Borna Coric’s three-set victory Sunday night to open the main draw of the Western & Southern Open highlighted a major storyline of the week: there is plenty of youth in the tournament field.
Between the men’s and women’s matches, there were 28 people competing in main draw singles this week are 23 years old or younger (18 women, 10 men). Of that total, 11 players in the tournament field are 20 or younger.
Coric, currently ranked No. 49 in the ATP World Tour, rebounded for a 1-6, 6-3, 6-4 win over France’s Benoit Paire. The 19-year-old from Croatia has made a pair of ATP finals this year in Morocco and Chennai, and he was also one of many players who represented his country in the Olympics.
Coric is hardly the only rising star to watch. Here’s a roundup of the young talent in Cincinnati this week:
Top-30 Talent: Two women playing this week are top 30 and in the 23-and-under group: Garbine Muguruza of Spain and Belinda Bencic of Switzerland.
Two months shy of her 23rd birthday, Muguruza is ranked third in the world and captured the French Open title in June with a two-set victory over world No. 1 Serena Williams. She played her first tournament since Wimbledon last week, making the third round at the Olympics. Bencic, the 19-year-old Swiss, is ranked No. 27 this week. Earlier this season, she made the final at St. Petersburg and the semifinal at ’s-Hertogenbosch.
Five men in the Cincinnati field are in the top 30 and 23-and-under group: Dominic Thiem of Austria, Nick Kyrgios of Australia, Bernard Tomic of Australia, Lucas Pouille of France and Alexander Zverev of Germany.
Thiem, who turns 23 next month, is the youngest player currently in the top 10. He has won four titles this year (Stuttgart, Nice, Acapulco and Buenos Aires) and reached the semifinals of the French Open.
Kyrgios, ranked 16th this week, took home the title at the most recent stop on the Emirates US Open Series: the BB&T Open in Atlanta. It is his second title of the year.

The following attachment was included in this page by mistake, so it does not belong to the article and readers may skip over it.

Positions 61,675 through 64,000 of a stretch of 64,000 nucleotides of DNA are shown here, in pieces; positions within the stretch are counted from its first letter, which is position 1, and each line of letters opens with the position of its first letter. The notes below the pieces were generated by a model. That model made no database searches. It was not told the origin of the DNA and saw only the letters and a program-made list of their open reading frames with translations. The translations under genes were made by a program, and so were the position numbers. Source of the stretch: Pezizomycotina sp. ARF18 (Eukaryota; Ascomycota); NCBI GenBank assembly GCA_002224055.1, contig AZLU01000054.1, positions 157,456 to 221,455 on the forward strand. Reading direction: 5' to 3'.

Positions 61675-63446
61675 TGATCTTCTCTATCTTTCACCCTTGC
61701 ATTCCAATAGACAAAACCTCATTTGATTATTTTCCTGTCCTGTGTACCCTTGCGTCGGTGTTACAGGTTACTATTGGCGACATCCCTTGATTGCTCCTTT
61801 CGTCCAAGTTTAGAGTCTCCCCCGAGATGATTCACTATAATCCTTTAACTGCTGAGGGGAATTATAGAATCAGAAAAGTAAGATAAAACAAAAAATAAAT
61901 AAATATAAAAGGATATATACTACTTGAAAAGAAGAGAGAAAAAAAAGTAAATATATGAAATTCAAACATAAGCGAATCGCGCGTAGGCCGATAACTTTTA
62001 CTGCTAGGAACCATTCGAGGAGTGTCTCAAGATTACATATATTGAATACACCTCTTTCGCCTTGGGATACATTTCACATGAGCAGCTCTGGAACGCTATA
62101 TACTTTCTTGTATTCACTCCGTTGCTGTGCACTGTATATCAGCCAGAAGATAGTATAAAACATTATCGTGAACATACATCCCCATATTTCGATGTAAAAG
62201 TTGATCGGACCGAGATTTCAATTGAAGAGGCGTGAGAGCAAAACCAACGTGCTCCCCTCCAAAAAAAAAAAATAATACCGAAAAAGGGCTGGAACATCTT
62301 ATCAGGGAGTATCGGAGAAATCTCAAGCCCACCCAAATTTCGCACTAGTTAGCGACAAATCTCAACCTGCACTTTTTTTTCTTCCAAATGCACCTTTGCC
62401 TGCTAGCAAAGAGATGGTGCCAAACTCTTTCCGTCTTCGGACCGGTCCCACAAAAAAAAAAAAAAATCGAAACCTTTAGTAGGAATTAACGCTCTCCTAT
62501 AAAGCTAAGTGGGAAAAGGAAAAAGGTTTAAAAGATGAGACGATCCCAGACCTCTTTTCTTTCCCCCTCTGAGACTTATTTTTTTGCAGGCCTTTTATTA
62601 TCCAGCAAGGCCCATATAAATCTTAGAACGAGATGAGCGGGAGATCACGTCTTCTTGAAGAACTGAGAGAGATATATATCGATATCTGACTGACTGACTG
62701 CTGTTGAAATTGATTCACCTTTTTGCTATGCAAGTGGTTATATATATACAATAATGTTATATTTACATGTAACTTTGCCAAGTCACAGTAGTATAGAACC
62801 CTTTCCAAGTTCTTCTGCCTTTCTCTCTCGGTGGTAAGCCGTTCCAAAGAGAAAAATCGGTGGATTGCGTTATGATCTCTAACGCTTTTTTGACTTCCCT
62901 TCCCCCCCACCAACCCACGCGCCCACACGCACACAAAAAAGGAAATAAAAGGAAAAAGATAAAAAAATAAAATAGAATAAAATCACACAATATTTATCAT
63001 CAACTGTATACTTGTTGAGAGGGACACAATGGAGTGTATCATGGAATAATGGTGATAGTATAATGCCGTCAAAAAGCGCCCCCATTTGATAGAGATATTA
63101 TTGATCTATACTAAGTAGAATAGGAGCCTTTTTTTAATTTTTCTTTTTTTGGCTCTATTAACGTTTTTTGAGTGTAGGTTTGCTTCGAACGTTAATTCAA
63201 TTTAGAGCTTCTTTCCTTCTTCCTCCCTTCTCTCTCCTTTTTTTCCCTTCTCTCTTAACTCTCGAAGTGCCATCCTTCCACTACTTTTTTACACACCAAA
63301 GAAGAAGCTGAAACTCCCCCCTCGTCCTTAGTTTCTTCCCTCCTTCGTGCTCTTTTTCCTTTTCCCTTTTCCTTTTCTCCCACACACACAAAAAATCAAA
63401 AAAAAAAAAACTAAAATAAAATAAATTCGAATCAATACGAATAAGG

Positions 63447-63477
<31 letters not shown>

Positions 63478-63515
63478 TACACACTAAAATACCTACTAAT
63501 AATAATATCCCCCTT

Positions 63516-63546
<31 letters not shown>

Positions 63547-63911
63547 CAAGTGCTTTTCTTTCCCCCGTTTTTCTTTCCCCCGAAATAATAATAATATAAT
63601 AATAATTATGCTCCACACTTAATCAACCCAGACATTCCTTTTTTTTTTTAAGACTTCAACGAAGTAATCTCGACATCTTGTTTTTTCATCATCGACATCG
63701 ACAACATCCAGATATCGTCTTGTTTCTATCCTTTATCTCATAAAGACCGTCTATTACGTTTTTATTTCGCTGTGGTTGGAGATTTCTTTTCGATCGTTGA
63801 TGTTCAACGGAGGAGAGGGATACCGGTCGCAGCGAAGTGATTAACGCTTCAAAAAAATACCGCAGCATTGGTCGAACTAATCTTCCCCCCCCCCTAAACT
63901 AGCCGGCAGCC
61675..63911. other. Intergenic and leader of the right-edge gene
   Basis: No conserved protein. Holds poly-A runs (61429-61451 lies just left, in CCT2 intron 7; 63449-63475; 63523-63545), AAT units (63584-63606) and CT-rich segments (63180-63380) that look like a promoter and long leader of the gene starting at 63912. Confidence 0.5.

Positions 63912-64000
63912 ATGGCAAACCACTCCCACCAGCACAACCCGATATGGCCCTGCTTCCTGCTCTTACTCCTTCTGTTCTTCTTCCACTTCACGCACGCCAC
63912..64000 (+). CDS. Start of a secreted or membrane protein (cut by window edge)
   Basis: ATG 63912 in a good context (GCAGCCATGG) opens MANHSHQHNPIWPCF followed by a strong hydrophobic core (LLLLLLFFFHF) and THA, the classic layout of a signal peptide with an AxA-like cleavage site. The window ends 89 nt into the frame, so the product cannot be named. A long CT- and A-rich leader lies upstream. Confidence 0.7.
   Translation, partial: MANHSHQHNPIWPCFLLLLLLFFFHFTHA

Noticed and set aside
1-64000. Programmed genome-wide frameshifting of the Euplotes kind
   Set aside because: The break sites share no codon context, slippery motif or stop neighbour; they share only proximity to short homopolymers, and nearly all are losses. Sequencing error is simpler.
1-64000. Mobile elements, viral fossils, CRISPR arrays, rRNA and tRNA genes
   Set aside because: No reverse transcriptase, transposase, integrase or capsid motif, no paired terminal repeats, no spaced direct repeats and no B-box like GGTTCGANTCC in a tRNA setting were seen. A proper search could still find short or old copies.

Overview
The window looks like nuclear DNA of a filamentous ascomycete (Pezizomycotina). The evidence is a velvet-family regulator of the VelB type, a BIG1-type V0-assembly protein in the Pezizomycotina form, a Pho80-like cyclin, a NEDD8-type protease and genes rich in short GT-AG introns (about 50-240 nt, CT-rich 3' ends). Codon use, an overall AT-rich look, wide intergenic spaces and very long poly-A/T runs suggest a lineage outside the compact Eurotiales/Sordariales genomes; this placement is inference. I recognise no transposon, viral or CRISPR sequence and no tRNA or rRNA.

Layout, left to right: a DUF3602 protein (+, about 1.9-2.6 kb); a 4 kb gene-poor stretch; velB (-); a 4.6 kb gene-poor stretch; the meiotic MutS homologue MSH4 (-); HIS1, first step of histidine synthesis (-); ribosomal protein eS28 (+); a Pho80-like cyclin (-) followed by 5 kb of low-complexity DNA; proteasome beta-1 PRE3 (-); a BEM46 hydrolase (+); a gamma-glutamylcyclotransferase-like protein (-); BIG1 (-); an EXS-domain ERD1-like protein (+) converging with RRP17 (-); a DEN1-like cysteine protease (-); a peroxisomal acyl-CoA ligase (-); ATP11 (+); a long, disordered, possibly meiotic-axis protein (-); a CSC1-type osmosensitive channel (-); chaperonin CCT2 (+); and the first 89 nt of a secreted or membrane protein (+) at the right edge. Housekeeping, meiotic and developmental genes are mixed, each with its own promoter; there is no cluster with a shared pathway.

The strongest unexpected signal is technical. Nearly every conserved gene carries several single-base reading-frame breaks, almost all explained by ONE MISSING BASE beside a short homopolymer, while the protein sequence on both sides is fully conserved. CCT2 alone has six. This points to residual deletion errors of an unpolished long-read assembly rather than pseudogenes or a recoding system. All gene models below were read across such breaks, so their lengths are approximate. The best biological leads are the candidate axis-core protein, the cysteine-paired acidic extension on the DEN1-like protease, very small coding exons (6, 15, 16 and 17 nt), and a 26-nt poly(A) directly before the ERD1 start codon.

Young Americans Wild Cards: Four of the tournament wild cards when to Americans under 23 years old: Taylor Fritz, Reilly Opelka and Jared Donaldson for the men and Louisa Chirico for the women.
Fritz is the highest ranked of the Americans wild cards, checking in at No. 54. The 18-year-old California native was most recently a quarterfinalist at the BB&T Open in Atlanta. His best result came at the Memphis Open, where he played his way into the finals.
Opelka is two weeks removed from his best result — a semifinal appearance at this BB&T Open — and enters this week ranked No. 364. In addition to being one of the youngest players in the field at age 18, he is also one of the tallest, standing at 6-foot-11.
Jared Donaldson, a 19-year-old from Michigan, put his wild card to good use with a 6-3, 7-6(2) victory in the first round over Spanish veteran Nicolas Almagro. Donaldson’s ranked a career-high No. 122 entering this week.
Chirico, who turned 20 in May, is sitting at No. 80 this week in the WTA rankings and is making her first appearance on hard court this summer. She shot up the rankings during clay court season, playing through qualifying and into the second round of the French Open and making the semifinals at Madrid.
Flink’s Qualifying Marathon: Varvara Flink, a Russian 19 year old, accepted a wild card to qualifying and played her way into the main draw in exciting fashion. Trailing 6-0, 5-2 to Misaki Doi of Japan in the final round of qualifying, Flink rallied for an 0-6, 7-6(5), 6-4 victory, fending off one match point in the process.
Flink is playing in only her second WTA Tour-level event of 2016, having also qualified for the Citi Open last month.
Historical Youth: While on the subject of youth, Cincinnati has witnessed some young champions over the years.
In the open era, three men have won the singles title before turning 20: Boris Becker (1985), Mats Wilander (1983) and Jimmy Connors (1972). Becker was 17 when he hoisted the trophy, joining George Lott in 1924 as the only 17-year-old Cincinnati champions.
The women’s championship has been contested 18 times in the open era, and the tournament is still looking for an under-20 winner. The youngest women’s champion is Anna Chakvetadze of Russia, who won the 2007 title at age 20. Additionally, three finalists have been under 20: Chris Evert (1973), Helen Kelesi (1988) and Vera Zvonareva (2004).